I have Stop, Play, Back, and Forward buttons with stereotypical DVD icons in an app I'm making.

Is there a standard for ordering these?

4 Answers 4


<< | >/|| | >> | O

Back - Play/Pause - Forward - Stop

From a UX perspective I see it this way. Keeping the stop button is necessary, its an easy way to start from the beginning again. At the same time it needs to be a little away from the play/pause button to avoid accidental stopping of media play.

Color code the same as it used to be on the dvd players.

Back  - Play/Pause - Forward - Stop
Black -   Green    -  Black  - Red

(is the usual, so users might even relate to it as a mental model) or anything that suits the UI but clearly distinguishing each button. This will help for sure.

  • So for extended media controls, could it be something like: |< , << , >/|| , o , >> , >| (First, Prev., Play/Pause, Stop, Next, Last) ?
    – Joe DF
    Commented Jun 21, 2018 at 17:43

If you think of a video as a timeline, then for western cultures, the intuitive order would be:

<< | > | >>

See one of my other answers for more information about direction as it relates to representing time in an interface and how the common left-to-right paradigm is representative of western culture's influence on technology.


Within the context of a timeline, moving left on the timeline would correspond with rewinding.


Starting/stopping is controlling the "present" point of the timeline, which would put it between past and future points on the line. Normally the starting and stopping/pausing of a video is handled by the same button (a toggle) so you don't always see that as more than one button.


And lastly, fast forward moves the current point on the timeline to the right, so that button should be last.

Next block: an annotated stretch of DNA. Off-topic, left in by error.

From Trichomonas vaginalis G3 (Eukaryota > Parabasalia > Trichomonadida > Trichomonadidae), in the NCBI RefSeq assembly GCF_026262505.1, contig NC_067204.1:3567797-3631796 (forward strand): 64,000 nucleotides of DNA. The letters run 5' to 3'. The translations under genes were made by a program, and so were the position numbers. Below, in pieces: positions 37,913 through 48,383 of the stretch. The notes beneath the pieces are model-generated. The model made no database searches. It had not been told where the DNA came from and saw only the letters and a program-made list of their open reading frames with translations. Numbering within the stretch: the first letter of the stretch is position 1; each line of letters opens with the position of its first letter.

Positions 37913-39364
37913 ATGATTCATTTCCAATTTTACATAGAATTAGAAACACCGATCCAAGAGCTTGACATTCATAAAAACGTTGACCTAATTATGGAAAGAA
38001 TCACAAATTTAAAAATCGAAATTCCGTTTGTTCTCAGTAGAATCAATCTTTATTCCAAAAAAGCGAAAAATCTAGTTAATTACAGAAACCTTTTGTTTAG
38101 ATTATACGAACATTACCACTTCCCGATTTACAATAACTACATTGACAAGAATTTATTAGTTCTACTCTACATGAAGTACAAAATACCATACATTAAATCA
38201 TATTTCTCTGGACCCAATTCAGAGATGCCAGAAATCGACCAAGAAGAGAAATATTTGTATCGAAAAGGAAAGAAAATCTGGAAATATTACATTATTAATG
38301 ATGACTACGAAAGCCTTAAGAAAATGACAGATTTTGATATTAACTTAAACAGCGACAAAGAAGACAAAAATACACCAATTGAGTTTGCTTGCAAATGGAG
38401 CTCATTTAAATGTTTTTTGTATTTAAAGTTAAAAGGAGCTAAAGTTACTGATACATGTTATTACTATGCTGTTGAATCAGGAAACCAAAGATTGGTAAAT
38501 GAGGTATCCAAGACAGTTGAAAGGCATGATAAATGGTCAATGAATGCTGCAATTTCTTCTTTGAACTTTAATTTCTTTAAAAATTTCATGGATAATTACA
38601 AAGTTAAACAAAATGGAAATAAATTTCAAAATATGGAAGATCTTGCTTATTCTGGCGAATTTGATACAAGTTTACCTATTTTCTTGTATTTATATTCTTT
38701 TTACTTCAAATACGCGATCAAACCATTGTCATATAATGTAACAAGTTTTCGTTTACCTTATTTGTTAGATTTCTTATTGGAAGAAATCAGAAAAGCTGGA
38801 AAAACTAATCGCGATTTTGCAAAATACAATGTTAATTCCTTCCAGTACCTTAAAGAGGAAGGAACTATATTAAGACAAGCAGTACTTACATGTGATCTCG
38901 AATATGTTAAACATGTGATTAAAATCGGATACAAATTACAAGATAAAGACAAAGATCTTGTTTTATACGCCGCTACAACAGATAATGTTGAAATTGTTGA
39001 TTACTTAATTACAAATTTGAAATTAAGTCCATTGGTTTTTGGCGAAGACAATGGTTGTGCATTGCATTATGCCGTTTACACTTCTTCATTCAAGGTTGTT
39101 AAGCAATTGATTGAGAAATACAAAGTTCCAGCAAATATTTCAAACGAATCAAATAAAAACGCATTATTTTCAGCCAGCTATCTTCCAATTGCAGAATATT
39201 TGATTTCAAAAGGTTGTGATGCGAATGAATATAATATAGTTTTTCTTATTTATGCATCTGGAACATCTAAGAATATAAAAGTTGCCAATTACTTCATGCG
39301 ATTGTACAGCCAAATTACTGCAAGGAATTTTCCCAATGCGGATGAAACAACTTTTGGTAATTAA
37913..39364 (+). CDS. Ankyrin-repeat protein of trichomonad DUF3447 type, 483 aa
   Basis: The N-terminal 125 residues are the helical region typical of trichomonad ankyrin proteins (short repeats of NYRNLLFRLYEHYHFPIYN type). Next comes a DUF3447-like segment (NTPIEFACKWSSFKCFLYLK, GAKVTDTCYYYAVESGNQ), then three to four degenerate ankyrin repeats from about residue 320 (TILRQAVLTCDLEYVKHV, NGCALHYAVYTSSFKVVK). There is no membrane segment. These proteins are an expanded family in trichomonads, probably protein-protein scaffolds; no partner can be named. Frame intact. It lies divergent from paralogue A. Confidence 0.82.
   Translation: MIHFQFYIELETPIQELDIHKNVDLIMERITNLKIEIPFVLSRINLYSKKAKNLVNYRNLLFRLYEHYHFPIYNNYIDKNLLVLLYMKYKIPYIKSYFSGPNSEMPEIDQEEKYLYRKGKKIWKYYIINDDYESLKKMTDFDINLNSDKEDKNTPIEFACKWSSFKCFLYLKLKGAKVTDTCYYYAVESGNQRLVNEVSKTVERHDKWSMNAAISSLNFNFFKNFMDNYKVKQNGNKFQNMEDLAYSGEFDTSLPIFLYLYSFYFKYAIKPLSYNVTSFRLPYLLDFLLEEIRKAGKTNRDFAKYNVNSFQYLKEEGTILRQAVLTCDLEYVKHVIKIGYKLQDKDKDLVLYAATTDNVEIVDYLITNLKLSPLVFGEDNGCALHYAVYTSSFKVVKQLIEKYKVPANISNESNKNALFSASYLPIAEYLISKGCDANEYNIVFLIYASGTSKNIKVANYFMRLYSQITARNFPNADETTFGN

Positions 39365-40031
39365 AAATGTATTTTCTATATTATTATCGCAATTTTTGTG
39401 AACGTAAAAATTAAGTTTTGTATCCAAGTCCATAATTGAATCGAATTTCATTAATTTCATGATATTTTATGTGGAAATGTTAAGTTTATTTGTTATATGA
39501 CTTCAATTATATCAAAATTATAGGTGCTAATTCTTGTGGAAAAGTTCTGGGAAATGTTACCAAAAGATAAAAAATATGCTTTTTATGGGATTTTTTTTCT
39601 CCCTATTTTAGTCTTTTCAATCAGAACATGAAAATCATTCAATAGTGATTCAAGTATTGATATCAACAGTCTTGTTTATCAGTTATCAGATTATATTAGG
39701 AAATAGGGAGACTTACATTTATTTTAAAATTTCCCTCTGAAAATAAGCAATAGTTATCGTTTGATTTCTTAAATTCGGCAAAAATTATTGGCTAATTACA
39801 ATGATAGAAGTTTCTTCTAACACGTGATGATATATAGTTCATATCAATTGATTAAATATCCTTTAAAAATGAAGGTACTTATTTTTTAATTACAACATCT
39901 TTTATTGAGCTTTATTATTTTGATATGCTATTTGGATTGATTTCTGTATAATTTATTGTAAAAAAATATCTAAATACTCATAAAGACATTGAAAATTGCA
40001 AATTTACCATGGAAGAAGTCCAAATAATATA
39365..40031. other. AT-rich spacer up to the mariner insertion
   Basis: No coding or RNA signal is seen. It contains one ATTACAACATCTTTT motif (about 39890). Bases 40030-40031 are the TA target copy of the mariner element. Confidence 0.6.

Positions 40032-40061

My Video Cassette Recorder solved this in a very nice way. On the page 5 on PDF Reader (3 on the physical document) of the Philips VR 668 User's Manual, you can see at the right of the device "kind of a wheel" with the buttons for controlling the playback state.

That strange symbol at the top is the Pause function ; I think they made it different from the standard two vertical bars icon just to make evident that it turns on the Shuttle (a outer wheel for forwarding / rewinding the tape with different speed levels).

This was just a side note; back to the point again. They are organized like

Rewind    PLAY    Forward

and I like it. The problem with this approach is that it takes three lines and three columns with four empty spaces and I don't know if space is a problem for you.

In the Remote control, the buttons are in a different way. On the page 4 on PDF Reader (2 on the physical document), there is a picture of it where the playback buttons are like

Rewind     PLAY     Forward
Index      Pause    Stop

and I don't like it so much as the VCR's own interface.

The Index button function is described on the page 18 on PDF Reader (16 on the physical document) of the manual and I don't think it has any useful purpose for your case.

The Pause button (described as Still / Jog On) has a particular interesting feature: when activated, it turns on a green backlight on itself, just to indicate the jog (the inner wheel for forwarding /rewinding with much precision) is receptive to user action on it.

CONCLUSION: From my own answer, there is a noticeable pattern:

  • The Play button is always on a highlighted way, by making it central and most noticeable than the others. In both VCR and Remote it is bigger than the other buttons.

  • There is a left-to-right order of Rewind / Play / Forward, which is the logically intuitive one.

  • The Pause button is on a horizontally centered and vertically aligned with the Play button

  • The Stop button is on the last position.


Yes. It is generally:


These roughly correspond to a timeline, as if one was scrolling horizontally through the video.

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